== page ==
“Women are so notorious for putting their oxygen masks on everyone around them. Family. Parents. Kids. Clients. Once everyone is good, THEN we’ll put our own oxygen mask on. But that is so the opposite of the way it needs to go.”
The epidemic of saying yes way too much.
Are you juggling to fit everything in the day? Staying up late to sew your kids’ costumes for the school play? Getting up early to send off business emails? Driving your emotional tank until empty, and then some more?
You… and many other women in the business arena.
The truth is, you can’t do it all. Nobody in the universe can! We have to let go of unrealistic expectations and look at how to bring more responsibility back to the care of ourselves.
“Over-owning by extending ourselves beyond capacity, giving more than we actually have to give, draining, exhausting, and overwhelming ourselves to give even more… that is self-harm.” -Sonya Stattmann
We live in a world of burn-out. Women are constantly pushing beyond their capacity on account of over-owning responsibility.
What exactly is over-owning?
Over-owning is both the emotional and physical action of taking on any additional responsibilities that are not necessarily yours. It’s a laborious and exhaustive “yes” locomotive that painfully keeps going. It’s the, “Oh, you need help with that? Sure, I’ll drop everything I’m doing right now and come right over!”
Some women have been over-owning for so long that they feel it is a part of their identity and self-worth. They believe the more they over-own the more praise, recognition, and validation they receive in their various roles. But it isn’t sustainable and actually makes us less likely to have an impact on the lives around us.
How did over-owning get to be such a big problem?
Most cultures have normalized women as sacrificial nurturers. When women started going back to work or creating businesses, the nurturing expectations didn’t stop. Most women are still taking on too many roles outside of their full-time work.
The world supports hustling and “getting it done” and the perpetuation of beliefs that you can do it all means that we have to keep going no matter how exhausted or depleted we are.
The world supports unrealistic expectations…
Yes, you can function off four hours of sleep!
Yes, you do need to be available 24 hours to your clients!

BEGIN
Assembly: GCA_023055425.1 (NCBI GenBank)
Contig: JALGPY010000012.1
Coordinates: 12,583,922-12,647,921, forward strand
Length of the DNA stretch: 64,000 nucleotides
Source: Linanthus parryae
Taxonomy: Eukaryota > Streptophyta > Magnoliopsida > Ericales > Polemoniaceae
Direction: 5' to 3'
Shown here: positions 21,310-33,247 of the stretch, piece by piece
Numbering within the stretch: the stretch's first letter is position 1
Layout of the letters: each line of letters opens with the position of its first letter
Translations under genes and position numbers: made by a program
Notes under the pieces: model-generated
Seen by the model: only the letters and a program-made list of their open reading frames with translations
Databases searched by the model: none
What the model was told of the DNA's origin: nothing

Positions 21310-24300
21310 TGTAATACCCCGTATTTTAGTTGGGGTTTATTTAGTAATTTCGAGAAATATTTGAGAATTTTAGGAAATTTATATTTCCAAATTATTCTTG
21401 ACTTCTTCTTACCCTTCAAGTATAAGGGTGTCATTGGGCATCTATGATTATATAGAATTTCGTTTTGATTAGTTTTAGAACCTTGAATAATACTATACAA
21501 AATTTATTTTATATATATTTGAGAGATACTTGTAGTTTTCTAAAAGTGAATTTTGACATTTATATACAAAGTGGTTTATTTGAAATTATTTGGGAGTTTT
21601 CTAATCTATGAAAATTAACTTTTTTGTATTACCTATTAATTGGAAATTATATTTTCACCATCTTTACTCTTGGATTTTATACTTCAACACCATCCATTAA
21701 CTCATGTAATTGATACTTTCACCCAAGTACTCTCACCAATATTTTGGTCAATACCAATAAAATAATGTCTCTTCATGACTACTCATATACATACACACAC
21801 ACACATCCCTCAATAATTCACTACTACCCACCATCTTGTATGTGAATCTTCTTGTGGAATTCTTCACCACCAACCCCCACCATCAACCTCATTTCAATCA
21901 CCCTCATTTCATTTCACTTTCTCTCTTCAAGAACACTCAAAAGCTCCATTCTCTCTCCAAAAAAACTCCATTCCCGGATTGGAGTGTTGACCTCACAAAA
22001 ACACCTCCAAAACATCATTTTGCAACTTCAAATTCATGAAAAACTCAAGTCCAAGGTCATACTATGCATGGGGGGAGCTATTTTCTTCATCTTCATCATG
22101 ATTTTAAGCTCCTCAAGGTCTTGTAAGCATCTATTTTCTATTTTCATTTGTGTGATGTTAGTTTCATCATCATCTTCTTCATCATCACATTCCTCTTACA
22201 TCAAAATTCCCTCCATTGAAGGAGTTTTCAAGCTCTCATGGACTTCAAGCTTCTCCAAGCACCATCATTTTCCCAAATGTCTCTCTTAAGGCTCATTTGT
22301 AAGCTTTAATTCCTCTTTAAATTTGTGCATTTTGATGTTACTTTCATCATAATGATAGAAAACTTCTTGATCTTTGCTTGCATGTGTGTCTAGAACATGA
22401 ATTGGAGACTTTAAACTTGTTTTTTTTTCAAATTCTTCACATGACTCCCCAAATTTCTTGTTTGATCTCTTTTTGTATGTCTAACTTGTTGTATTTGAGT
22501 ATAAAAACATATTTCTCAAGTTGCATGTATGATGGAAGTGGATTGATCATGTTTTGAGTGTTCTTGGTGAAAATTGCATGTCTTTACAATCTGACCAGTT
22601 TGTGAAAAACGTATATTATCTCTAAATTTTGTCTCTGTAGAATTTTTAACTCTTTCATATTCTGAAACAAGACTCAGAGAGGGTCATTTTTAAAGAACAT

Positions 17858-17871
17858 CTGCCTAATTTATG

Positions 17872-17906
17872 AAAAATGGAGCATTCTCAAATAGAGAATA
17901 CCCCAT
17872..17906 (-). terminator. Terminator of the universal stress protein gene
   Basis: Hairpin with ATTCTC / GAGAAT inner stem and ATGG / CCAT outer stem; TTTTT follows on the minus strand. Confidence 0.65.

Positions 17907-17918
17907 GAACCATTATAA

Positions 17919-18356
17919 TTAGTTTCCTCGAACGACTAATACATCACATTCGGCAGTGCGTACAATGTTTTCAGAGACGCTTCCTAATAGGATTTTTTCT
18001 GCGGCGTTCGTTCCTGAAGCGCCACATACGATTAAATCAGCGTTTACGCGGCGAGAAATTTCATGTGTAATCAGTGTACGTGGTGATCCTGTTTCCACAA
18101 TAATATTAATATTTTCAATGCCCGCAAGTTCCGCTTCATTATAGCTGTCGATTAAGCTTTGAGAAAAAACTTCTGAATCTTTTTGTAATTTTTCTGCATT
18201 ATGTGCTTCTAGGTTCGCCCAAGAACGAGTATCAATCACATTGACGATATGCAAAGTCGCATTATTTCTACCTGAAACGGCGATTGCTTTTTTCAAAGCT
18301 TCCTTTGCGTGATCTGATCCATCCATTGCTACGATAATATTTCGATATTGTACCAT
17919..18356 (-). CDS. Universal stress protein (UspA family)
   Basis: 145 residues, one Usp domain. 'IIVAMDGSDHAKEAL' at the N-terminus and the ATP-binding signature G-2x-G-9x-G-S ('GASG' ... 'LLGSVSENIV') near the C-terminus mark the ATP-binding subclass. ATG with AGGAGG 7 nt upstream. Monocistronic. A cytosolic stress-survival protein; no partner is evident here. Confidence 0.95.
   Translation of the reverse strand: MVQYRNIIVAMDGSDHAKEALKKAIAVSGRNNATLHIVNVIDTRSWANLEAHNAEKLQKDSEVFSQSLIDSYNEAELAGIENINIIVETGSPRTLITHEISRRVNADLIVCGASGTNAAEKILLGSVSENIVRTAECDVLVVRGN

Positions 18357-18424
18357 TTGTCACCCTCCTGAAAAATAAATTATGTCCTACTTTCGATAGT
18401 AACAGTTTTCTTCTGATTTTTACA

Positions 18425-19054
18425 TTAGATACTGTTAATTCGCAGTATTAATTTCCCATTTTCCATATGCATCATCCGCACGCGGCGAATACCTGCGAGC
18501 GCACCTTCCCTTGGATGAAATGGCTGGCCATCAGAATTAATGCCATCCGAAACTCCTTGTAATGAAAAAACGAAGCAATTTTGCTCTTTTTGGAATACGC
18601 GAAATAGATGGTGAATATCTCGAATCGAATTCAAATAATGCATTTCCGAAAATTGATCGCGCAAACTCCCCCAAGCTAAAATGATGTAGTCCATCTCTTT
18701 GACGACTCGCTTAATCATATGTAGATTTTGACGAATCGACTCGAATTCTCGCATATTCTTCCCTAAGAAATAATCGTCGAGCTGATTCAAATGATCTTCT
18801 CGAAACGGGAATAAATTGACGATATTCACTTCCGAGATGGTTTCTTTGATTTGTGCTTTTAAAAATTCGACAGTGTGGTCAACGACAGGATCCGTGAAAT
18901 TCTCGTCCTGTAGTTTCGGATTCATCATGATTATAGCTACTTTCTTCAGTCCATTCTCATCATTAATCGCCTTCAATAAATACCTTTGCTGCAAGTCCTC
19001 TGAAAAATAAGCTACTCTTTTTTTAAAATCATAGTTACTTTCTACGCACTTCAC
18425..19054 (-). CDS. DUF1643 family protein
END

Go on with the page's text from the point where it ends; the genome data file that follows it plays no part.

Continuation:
Yes, you should help out at that school fundraiser!
We have come a long way since the 50’s mindset of the women being a domestic goddess full time, yet so many of us still carry that mindset of what we should do based on societal gender roles. However, it’s unrealistic to think you can build a successful business and take on so many other volunteer roles.
How does over-owning impact you and your business?
In the heart of trying to manage too much, your well-being takes a significant dive. Perhaps you have already started to experience various mental health issues such as anxiety, depression, and stress as a result? What about your sleep routine? A depleted woman isn’t going to do anyone any good.
As for your business, there are significant consequences. If you have an over-owning pattern, then you will attract clients who want you to over-own. Their neediness will push you to the edge. You’ll have to take on fewer clients and in doing so, make less money. Eventually, your business will suffer as you head straight into burnout.
How do I even begin to tackle my deeply rooted habit of over-owning?
- First things first, take a deep breath. So many women struggle with this issue. You are not the only one!
- Step into awareness. Okay, so you’re over-owning! One of the quickest ways to get out of overwhelm is through awareness. Acknowledge and recognize that you’ve taken on too much.
- Pause and focus. Where do you have some ownership and self-agency? It’s in this moment of reflection that you get to choose how you want to be from here on out.
- Choose to act with self-care and not self-harm. Don’t go beating yourself up! Remember even baby steps will move you forward.
Where does over-owning show up the most in your life? Awareness is the first step to stop this deeply rooted habit. Then you can start putting the oxygen mask on yourself first before turning your attention to others.
Over-owning is stimulated by deep insecurities. Whether you feel you are not enough or are failing, it’s only natural to want to alleviate the discomfort. These insecurities sabotage the self and trigger an over-owning pattern where you give and give and give to try to get out.
But you won’t get out of it until you become aware first.
So be mindful. Come back to your needs. Stop automatically saying yes and stop sabotaging your success!
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